Sylvite is a soluble colourless, white, or coloured mineral consisting of potassium chloride in cubic crystalline form with sodium impurities: it occurs chiefly in sedimentary beds and is an important ore of potassium. As a mineral specimen sylvite does not get much attention. The crystals can be well formed and are often reddish due to inclusions of hematite. However, sylvite is very soluble in water and specimens need to be stored in closed containers because even the moisture in the air can degrade its appearance.
It is rarer than halite (sodium chloride) and occurs as soft, bitter-tasting, white or grayish, glassy cubes or as masses with halite and gypsum in evaporite deposits in the vicinity of Stassfurt, Ger., and in southwestern New Mexico, U.S. It was first found (1823) as an incrustation on lava from Mt. Vesuvius.
It has a Mohs hardness of 2.5 and a specific gravity of 1.99. It has a refractive index of 1.4903. Sylvite has a salty taste with a distinct bitterness.
Structure and Properties of Sylvite
Sylvite is very similar to Halite, and is ismorphous with it, but it has a more bitter taste an greater solubility. It sometimes forms as a contrasting accessory mineral to deeply colored Halite specimens. Sylvite is named after named after François Sylvius de le Boe (1614-1672), a Dutch chemist and physician.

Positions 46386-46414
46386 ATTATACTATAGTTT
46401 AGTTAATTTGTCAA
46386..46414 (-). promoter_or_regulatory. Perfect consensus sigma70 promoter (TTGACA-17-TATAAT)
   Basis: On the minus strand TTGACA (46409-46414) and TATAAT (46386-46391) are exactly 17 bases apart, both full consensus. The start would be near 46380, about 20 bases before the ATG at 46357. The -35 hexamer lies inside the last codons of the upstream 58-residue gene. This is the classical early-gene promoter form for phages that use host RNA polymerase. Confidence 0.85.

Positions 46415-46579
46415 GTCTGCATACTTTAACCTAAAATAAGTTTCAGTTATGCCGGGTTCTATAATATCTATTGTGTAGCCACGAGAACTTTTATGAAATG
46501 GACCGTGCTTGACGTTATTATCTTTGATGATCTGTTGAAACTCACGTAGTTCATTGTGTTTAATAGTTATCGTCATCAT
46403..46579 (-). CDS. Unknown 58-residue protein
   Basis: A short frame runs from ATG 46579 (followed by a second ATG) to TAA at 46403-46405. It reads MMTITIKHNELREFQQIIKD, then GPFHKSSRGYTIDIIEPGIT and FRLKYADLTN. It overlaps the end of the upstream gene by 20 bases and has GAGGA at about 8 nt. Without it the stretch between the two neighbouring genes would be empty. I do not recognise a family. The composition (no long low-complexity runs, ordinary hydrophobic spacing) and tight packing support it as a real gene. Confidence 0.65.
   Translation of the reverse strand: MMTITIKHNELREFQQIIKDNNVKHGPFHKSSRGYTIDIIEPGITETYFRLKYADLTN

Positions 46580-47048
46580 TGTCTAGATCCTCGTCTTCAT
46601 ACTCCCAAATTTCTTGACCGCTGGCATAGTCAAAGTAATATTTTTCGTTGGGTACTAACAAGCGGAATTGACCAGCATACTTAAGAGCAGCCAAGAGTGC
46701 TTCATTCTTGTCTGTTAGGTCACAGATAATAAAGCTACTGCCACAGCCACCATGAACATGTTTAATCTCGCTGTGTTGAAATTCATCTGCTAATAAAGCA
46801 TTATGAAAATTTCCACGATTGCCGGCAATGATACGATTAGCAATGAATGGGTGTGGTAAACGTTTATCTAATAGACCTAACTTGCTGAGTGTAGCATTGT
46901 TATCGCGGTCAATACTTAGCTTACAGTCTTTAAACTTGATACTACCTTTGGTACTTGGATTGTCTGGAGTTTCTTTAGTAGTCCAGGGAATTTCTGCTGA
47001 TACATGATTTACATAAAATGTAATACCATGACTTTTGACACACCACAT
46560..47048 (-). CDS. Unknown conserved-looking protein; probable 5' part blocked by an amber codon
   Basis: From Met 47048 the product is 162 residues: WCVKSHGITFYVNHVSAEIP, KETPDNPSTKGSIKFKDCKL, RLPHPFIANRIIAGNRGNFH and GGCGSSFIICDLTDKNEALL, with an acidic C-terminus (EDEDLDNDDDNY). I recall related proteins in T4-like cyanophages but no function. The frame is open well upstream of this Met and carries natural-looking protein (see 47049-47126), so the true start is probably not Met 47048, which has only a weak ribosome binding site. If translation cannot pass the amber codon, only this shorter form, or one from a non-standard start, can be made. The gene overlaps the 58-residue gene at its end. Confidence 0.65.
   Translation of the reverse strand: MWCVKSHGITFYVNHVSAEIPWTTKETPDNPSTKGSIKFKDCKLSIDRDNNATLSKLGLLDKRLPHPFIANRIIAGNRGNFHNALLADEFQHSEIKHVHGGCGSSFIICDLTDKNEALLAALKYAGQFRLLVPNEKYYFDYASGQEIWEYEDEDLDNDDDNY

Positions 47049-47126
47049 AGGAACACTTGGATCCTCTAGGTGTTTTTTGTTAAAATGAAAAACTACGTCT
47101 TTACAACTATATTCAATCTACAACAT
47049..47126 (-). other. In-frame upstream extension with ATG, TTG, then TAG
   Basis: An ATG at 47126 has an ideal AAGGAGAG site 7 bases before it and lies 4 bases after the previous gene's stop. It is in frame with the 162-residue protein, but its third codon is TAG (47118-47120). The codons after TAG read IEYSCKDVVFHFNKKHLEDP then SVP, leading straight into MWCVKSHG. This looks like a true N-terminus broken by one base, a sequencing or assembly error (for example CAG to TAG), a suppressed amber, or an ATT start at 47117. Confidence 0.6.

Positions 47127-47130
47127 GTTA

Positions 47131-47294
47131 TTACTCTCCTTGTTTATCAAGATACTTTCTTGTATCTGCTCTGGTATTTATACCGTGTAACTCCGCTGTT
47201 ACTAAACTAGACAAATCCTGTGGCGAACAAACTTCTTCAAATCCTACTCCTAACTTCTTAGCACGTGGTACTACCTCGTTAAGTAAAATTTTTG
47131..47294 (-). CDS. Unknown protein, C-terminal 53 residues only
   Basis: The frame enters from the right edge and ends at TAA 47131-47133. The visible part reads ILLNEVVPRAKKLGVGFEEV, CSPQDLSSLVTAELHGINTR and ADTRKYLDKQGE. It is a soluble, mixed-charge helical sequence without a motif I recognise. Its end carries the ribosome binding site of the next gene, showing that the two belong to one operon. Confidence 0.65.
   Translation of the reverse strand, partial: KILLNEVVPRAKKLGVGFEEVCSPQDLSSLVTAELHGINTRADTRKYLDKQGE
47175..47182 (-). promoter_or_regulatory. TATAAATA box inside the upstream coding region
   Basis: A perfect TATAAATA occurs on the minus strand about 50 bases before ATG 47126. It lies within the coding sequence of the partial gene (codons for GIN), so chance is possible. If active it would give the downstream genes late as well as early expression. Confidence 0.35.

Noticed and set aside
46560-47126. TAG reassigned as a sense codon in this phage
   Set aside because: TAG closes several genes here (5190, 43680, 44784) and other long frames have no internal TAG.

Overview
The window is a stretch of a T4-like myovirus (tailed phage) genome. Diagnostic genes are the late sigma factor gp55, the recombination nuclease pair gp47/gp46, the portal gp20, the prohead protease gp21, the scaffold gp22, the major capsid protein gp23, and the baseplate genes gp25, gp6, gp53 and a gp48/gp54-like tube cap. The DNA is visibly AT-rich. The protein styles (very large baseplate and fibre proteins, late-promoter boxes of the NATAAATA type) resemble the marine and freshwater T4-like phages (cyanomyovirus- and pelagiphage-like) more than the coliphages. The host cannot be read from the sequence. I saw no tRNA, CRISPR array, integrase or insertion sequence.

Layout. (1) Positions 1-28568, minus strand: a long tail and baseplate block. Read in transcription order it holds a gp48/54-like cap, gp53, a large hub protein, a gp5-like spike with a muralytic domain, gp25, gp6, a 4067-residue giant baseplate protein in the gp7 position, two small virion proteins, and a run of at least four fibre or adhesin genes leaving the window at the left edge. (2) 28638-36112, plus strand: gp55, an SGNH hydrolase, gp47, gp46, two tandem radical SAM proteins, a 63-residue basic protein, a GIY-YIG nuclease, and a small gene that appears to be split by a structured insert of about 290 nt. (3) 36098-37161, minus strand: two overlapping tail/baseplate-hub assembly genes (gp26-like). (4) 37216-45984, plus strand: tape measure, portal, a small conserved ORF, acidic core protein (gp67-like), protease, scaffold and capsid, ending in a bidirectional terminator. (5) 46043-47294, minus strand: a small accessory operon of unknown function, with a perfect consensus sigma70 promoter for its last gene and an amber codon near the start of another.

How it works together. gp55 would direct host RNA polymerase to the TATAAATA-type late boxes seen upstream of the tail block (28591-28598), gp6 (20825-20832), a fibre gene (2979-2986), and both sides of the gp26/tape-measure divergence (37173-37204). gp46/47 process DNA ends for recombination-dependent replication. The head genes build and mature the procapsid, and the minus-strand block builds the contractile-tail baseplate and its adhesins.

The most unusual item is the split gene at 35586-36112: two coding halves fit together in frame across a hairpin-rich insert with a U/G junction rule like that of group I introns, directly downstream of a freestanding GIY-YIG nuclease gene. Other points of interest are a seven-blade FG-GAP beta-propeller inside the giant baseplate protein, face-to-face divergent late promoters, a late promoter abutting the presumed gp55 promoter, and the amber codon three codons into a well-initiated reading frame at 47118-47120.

Sylvite is found in many evaporite deposits worldwide. Massive bedded deposits occur in New Mexico and western Texas, and in Utah in the US, but the largest world source is in Saskatchewan, Canada. The vast deposits in Saskatchewan, Canada were formed by the evaporation of a Devonian seaway. Sylvite is the official mineral of Saskatchewan.
Sylvite commonly has octahedral faces truncating the corners of the cubic crystals. So does halite, but this characteristic is much more prevalent in sylvite than in halite. Better tests include a taste test in which halite, salt, will taste salty and sylvite tastes bitter.
The name sylvite is easily confused with the much more valuable sylvanite. Sylvanite is a silver gold telluride, AuAgTe4 and should never be mistaken for sylvite. There is a low-sodium version of table salt (light salt) which is half halite and half sylvite. Naturally, it has half the sodium content of ordinary table salt, since that sodium has been replaced with potassium. It is a perfectly acceptable substitute for many people, while others consider it bitter.
Uses of Sylvite
Sylvite is one of the last evaporite minerals to precipitate out of solution. As such, it is only found in very dry saline areas. Its principal use is as a potassium fertilizer. It has other important industrial uses, including aluminium recycling, metal electroplating, and in oil drilling fluids. It is the chief ingredient of potassium supplements, which are used to treat or prevent low potassium conditions such as hypokalemia.